Richard Hamilton, the father of British Pop, is best known for his famous collage ‘Just what is it that makes today’s homes so different, so appealing?’, (1956). Hamilton is also recognised as an innovative and experimental printmaker. What is not so well known is that for nearly sixty years he read and re-read James Joyce’s ‘Ulysses’ with an eye to the complexities of contemporary life. Thus his ‘Finn McCool’, the Citizen in ‘Ulysses’, refers to traditional representations of Jesus Christ and also a Republican prisoner taking part in the so-called dirty protest in the Maze prison in Northern Ireland in 1981. In other prints from this series Hamilton reveals his personal identification with the character of Leopold Bloom.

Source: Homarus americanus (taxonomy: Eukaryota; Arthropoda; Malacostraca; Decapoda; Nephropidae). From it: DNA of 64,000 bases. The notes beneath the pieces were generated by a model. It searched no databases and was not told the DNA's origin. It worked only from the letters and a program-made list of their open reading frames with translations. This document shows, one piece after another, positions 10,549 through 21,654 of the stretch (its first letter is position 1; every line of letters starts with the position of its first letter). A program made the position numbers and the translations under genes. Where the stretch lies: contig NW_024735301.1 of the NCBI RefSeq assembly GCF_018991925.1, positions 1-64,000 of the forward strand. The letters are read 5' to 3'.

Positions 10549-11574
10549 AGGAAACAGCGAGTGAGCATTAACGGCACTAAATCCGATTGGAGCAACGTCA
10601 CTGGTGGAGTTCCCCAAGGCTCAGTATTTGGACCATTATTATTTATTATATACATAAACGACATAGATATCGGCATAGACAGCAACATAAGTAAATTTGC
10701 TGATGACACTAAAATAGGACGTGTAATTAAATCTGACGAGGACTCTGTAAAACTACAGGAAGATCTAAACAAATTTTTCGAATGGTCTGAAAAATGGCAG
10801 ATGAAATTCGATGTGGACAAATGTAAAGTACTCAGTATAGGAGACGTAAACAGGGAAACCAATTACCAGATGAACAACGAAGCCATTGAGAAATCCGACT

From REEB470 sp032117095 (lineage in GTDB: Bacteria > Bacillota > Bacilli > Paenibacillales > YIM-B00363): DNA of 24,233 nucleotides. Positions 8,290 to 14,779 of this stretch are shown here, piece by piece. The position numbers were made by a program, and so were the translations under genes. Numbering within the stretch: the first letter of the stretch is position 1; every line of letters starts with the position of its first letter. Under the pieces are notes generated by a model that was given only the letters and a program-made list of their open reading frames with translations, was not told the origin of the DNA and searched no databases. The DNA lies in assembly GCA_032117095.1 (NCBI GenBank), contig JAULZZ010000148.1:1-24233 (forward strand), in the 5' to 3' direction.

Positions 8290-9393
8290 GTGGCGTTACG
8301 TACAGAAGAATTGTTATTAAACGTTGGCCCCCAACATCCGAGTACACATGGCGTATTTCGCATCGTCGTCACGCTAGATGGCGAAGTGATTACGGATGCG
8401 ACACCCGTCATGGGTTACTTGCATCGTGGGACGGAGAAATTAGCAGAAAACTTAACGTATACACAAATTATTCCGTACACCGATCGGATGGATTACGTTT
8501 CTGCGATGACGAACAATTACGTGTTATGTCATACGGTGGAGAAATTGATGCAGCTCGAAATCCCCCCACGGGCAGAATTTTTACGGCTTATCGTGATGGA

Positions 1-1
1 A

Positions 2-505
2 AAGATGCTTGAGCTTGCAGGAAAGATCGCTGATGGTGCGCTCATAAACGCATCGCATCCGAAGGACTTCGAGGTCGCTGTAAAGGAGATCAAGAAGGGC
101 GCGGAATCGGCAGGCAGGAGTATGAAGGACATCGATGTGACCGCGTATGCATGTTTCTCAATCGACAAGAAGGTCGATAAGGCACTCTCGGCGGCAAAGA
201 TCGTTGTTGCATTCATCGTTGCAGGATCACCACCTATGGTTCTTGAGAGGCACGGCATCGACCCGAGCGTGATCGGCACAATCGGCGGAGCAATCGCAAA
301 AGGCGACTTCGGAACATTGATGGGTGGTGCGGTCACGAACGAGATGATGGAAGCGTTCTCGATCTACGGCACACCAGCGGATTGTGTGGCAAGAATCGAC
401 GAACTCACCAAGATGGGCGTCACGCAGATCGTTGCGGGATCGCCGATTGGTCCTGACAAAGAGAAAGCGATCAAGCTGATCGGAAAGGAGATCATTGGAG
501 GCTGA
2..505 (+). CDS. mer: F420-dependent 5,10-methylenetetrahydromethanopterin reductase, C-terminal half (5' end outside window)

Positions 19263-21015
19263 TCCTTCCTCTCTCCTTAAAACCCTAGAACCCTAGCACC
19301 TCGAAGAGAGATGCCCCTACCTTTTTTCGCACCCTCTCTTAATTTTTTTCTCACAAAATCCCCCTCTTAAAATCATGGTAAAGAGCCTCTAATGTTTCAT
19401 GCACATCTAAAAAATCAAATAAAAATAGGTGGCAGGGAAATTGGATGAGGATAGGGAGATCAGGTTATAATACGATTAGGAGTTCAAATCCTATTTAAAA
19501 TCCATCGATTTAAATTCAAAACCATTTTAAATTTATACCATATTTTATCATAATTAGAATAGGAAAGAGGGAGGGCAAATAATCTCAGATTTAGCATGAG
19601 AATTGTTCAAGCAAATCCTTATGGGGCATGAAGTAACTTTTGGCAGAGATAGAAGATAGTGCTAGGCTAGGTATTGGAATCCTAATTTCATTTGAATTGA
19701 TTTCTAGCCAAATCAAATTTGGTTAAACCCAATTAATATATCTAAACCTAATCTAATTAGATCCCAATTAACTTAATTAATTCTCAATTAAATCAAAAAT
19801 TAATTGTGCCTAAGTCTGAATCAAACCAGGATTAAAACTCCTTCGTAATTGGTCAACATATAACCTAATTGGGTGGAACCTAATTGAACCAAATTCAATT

This is one of four prints acquired from ‘Imaging Ulysses’, a British Council touring exhibition of prints by Hamilton shown at IMMA in 2002.
|Medium||Heliogravure, lift-ground spit-bite aquatint and engraving|
|Dimensions||53.7 x 40.3 cm (plate), 76 x 56 cm (sheet)|
|Credit Line||IMMA Collection: Purchase, 2003|
|Not on view|
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